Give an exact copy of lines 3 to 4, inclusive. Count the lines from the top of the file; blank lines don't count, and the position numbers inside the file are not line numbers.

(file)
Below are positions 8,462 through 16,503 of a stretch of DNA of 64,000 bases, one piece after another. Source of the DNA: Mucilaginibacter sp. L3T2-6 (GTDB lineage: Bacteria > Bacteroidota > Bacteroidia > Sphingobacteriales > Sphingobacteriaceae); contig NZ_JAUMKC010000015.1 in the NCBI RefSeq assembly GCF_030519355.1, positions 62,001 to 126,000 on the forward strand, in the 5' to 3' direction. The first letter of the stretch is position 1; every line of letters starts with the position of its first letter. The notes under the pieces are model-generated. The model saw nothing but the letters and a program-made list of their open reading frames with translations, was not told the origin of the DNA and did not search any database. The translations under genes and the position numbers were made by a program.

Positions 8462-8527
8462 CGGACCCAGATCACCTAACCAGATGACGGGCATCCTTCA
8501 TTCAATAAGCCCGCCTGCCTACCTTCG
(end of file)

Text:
8462 CGGACCCAGATCACCTAACCAGATGACGGGCATCCTTCA
8501 TTCAATAAGCCCGCCTGCCTACCTTCG